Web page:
`Inform the Tribunal of what you did that day within the Bastille, citizen.'
`I knew,' said Defarge, looking down at his wife, who stood at the bottom of the steps on which he was raised, looking steadily up at him; `I knew that this prisoner, of whom I speak, had been confined in a cell known as One Hundred and Five, North Tower. I knew it from himself. He knew himself by no other name than One Hundred and Five, North Tower, when he made shoes under my care. As I serve my gun that day, I resolve, when the place shall fall, to examine that cell. It falls. I mount to the cell, with a fellow-citizen who is one of the Jury, directed by a gaoler. I examine it, very closely. In a hole in the chimney, where a stone has been worked out and replaced, I find a written paper. This is that written paper. I have made it my business to examine some specimens of the writing of Doctor Manette. This is the writing of Doctor Manette. I confide this paper, in the writing of Doctor Manette, to the hands of the President.
In a dead silence and stillness--the prisoner under trial looking lovingly at his wife, his wife only looking from him to look with solicitude at her father, Doctor Manette keeping his eyes fixed on the reader, Madame Defarge never taking hers from the prisoner, Defarge never taking his from his feasting wile, and all the other eyes there intent upon the Doctor, who saw none of them--the paper was read, as follows.
`I, ALEXANDRE MANETTE, unfortunate physician, native of Beauvais, and afterwards resident in Paris, write this melancholy paper in my doleful cell in the Bastille, during the last month of the year 1767. I write it at stolen intervals, under every difficulty. I design to secrete it in the wall of the chimney, where I have slowly and laboriously made a place of concealment for it. Some pitying hand may find it there, when I and my sorrows are dust.
`These words are formed by the rusty iron point with which I write with difficulty in scrapings of soot and charcoal from the chimney, mixed with blood, in the last month of the tenth year of my captivity. Hope has quite departed from my breast. I know from terrible warnings I have noted in myself that my reason will not long remain unimpaired, but I solemnly declare that I am at this time in the possession of my right mind--that my memory is exact and circumstantial--and that I write the truth as I shall answer for these my last recorded words, whether they be ever read by men or not, at the Eternal Judgment-seat.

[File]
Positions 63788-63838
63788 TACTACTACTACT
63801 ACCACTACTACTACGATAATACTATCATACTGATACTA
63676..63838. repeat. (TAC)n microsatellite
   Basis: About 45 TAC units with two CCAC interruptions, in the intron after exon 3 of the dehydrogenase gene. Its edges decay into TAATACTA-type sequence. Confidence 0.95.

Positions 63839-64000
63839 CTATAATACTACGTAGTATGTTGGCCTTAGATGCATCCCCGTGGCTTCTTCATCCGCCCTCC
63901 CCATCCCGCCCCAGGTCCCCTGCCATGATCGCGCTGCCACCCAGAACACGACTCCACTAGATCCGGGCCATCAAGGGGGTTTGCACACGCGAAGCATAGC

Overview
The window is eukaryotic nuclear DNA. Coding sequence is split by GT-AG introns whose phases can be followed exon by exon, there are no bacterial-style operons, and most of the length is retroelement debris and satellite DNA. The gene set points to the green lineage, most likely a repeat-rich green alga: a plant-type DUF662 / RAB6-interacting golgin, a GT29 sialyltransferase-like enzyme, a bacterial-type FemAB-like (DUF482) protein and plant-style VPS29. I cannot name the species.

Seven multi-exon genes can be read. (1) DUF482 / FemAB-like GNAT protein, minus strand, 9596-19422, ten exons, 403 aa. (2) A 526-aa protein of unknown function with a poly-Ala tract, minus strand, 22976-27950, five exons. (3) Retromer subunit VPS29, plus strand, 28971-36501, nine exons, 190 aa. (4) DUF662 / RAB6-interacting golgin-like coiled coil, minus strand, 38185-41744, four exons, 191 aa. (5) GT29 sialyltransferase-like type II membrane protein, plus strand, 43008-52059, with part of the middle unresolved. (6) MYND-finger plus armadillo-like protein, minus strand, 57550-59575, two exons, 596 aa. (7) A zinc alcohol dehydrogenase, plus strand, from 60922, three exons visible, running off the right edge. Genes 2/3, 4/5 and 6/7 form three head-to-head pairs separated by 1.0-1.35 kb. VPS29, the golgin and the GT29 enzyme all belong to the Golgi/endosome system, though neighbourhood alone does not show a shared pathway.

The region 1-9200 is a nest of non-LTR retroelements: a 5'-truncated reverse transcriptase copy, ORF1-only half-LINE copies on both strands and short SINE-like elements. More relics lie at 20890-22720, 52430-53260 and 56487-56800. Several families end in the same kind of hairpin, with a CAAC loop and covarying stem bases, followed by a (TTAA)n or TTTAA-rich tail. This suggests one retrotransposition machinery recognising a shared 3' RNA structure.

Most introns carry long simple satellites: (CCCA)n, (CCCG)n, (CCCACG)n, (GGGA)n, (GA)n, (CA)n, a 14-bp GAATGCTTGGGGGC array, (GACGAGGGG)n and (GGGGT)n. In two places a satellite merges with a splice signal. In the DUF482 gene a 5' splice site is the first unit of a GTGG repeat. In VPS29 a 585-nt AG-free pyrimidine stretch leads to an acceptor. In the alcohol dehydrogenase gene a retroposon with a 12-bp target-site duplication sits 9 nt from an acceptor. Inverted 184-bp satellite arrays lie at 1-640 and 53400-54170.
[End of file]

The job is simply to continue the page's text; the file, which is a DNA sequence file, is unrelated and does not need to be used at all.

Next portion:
`One cloudy moonlight night, in the third week of December (I think the twenty-second of the month) in the year 1757, I was walking on a retired part of the quay by the Seine for the refreshment of the frosty air, at an hour's distance from my place of residence in the Street of the School of Medicine, when a carriage came along behind me, driven very fast. As I stood aside to let that carriage pass, apprehensive that it might otherwise run me down, a head was put out at the window, and a voice called to the driver to stop.
`The carriage stopped as soon as the driver could rein in his horses, and the same voice called to me by my name. I answered. The carriage was then so far in advance of me that two gentlemen had time to open the door and alight before I came up with it. I observed that they were both wrapped in cloaks and appeared to conceal themselves. As they stood carriage door, I also observed that they both looked of about my own age, or rather younger, and that they were greatly alike, in stature, manner, voice, and (as far as I could see) face too.
`"You are Doctor Manette?" said one.